Monday, 30th October 2017

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Incubator of Inglish

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  • Published 23.05.10

In Ray Bradbury’s dystopian novel, Fahrenheit 451, about future America, reading is outlawed and “firemen” burn books “for the good of humanity”. In Calcutta we erase phases of our cultural history from the face of the city. This has happened in two spots in north Calcutta close to Chittaranjan Avenue, and both are associated with some of the greatest literary figures of Bengal. The first is the home of Kaliprasanna Singha (1840-70) in Baranasi Ghosh Street and the second is the seat of the Dutt family in Rambagan close to Beadon Street.

In the late 1960s, Desmond Doig had described how Kaliprasanna Singha’s house was dismantled and his sketch showed the remnants of arches amidst a pile of bricks. Now it has turned into a vacant lot where a developer is busy developing a school, people of the neighbourhood say. I was pleasantly surprised when a tea-stall owner recognised the name of the man who had written Hutom Pyanchar Naksha and translated Mahabharat.

On its right is a row of tiny but well-maintained rooms, and if one isn’t careful enough, one may miss the entrance leading to a shrine with a row of columns in front. It is the Singha family shrine of Radha Krishna. So much for Kaliprasanna Singha.

The easiest way to identify Romesh Dutt Street, a few yards away from Beadon Street, are the giant images, decorations for pandals and election symbols strewn all over the thoroughfare. This is Dompara, adjacent to Rupagachhi, the infamous red-light district.

The house of the Dutt family of Rambagan has turned into open space. In front of it is an ugly temple, and as if growing out of it is the health unit of ward 26. It is hard to believe that this was the incubator of Indo-Anglian literature and that this was the home of the poetic sisters, Toru and Aru Dutt.

When I had visited Rambagan 10 years ago, the house of Romesh Chunder Dutt, the second Bengali to become an ICS and a litterateur, had already been demolished. Now it is a block of flats (7A and 7B Raja Gurudas Street, originally just 7 Raja Gurudas Street).

Bimal Dutt, 88, belonging to the Hindu branch of the Dutt family, says about a month ago, the house (171 Romesh Dutt Street, formerly Maniktala Street) that had been taken over by Karmibrinda, was demolished. The building belonged to Rosomoy Dutt, son of Nilmoni, progenitor of the family.

Ten years ago, I had met Girin Dutt, Bimal’s uncle, who was 83 then. He recalled how his father and Rajani Palme Dutt, the Communist leader, were cousins.

During the great famine of 1771, Nilmoni Dutt left his home at Aajpur in Burdwan and settled down in Rambagan. He lived at 10 Romesh Dutt Street and was a banyan with the East India Company but went into debt. His three sons were Rosomoy, Harish and Pitambar. Rosomoy was the first Indian puisne judge and first Indian secretary of Hindu College. The house at 171 Romesh Dutt Street which he constructed was called “Judge’s house.”

His five sons were Kissen, Kylash, Hur, Govin and Greece. Apart from refusing to go by the book in linguistic matters, some branches of the family were proselytes. Kissen wanted to be baptised on his death bed.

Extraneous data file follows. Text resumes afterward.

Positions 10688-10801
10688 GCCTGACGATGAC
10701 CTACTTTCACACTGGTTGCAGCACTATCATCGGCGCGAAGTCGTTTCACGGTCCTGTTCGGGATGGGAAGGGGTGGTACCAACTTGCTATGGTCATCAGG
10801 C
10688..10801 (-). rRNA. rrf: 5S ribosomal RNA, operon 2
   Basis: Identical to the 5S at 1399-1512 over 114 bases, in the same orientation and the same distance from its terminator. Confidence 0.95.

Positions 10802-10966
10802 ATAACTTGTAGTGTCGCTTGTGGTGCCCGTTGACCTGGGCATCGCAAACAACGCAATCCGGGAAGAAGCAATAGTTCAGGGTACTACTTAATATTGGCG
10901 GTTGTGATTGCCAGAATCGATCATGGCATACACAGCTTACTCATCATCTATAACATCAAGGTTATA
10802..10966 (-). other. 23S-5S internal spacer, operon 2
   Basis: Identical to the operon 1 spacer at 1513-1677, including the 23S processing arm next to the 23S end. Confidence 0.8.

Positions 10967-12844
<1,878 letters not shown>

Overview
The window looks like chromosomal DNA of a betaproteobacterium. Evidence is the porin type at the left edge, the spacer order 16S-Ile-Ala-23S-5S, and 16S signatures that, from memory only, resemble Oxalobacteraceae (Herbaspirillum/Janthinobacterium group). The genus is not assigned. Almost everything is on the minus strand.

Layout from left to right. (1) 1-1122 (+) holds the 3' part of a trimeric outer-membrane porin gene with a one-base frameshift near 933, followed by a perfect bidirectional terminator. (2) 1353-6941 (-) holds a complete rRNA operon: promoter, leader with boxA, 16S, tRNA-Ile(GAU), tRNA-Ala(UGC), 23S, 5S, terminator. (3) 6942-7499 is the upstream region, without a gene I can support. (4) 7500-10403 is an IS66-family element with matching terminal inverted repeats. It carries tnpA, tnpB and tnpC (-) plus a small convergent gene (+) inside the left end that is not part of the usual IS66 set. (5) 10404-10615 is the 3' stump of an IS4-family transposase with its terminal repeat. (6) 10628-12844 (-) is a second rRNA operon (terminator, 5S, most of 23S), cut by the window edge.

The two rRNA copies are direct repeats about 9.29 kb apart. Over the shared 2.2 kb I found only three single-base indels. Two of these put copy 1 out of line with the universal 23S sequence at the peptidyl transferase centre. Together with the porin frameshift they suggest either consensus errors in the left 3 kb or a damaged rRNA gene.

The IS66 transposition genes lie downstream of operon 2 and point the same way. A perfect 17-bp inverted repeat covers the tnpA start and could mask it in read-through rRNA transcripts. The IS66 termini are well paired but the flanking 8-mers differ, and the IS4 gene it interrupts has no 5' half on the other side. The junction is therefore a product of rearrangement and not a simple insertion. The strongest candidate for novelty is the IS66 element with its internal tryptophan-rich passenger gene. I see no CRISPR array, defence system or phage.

So his brother Greece, who remained a Hindu to the last like Hur, obliged by reading out the relevant chapters from the good Book. Kylash’s son was Omesh Chunder, who in 1870 brought out the first anthology of English poetry written by Indians titled Dutt Family Album. Omesh became a Christian during the Mutiny.

Govin and his three children, who died very young, were also converts. The boy was Abju, who died at 14, and the two girls were Aru and Toru. Govin took his two daughters to France. Toru could write in English, French and later Sanskrit with equal facility. Toru’s novels Bianca or The Young Spanish Maiden and Le Journal de Mademoiselle d’Avers in French were highly regarded, and her early death added to her romantic appeal.

Pitambar had two sons Issen and Shoshee and the former fathered Romesh. Shoshee and his uncle Kylash (editor of Hindu Pioneer) were prolific writers. Kalyan Chunder Dutt, former principal of Scottish Church College and who is a direct descendant of Omesh, lived at 171 Romesh Dutt Street till 1968, by which time most family members had moved elsewhere and some had died. “The house was built circa 1790. It had 50 rooms and was built on 16.5 cottah at a cost of Rs 80,000,” says Kalyan Dutt. A photograph taken in 1919 by his father, Sushil Dutt, proves this.

Kanak De, 72, a long-time neighbour of the Dutts, says a Christian branch of the family was ostracised and was compelled to employ the low-caste Doms. They occupied some groundfloor rooms and multiplied.

“They are natural artists. About 25 years ago, a man named Jiban Krishna Ghoshal, when the area was under Jorasanko police station, organised them to form Karmi Brinda. He was an influential man and was behind the appropriation of 171 Romesh Dutt Street. Ramakrishna Mission built flats for these people but they still work on the road. After Ghoshal’s death, Karmi Brinda is languishing,” he added.

Of late, house No. 10 Romesh Dutt Street, that once belonged to Pratul Dutt, a Christian, has been acquired by a New Zealander, who employs the women from Rupagachhi in his manufacturing unit. This businessman has also acquired another house that once belonged to Barun Chunder Dutt.

A largish house — 12 A, B and C Romesh Dutt Street — behind Liberty cinema that once used to be the home of Toru now belongs to the Basu family. The original staircase leading up to what was once the library has survived.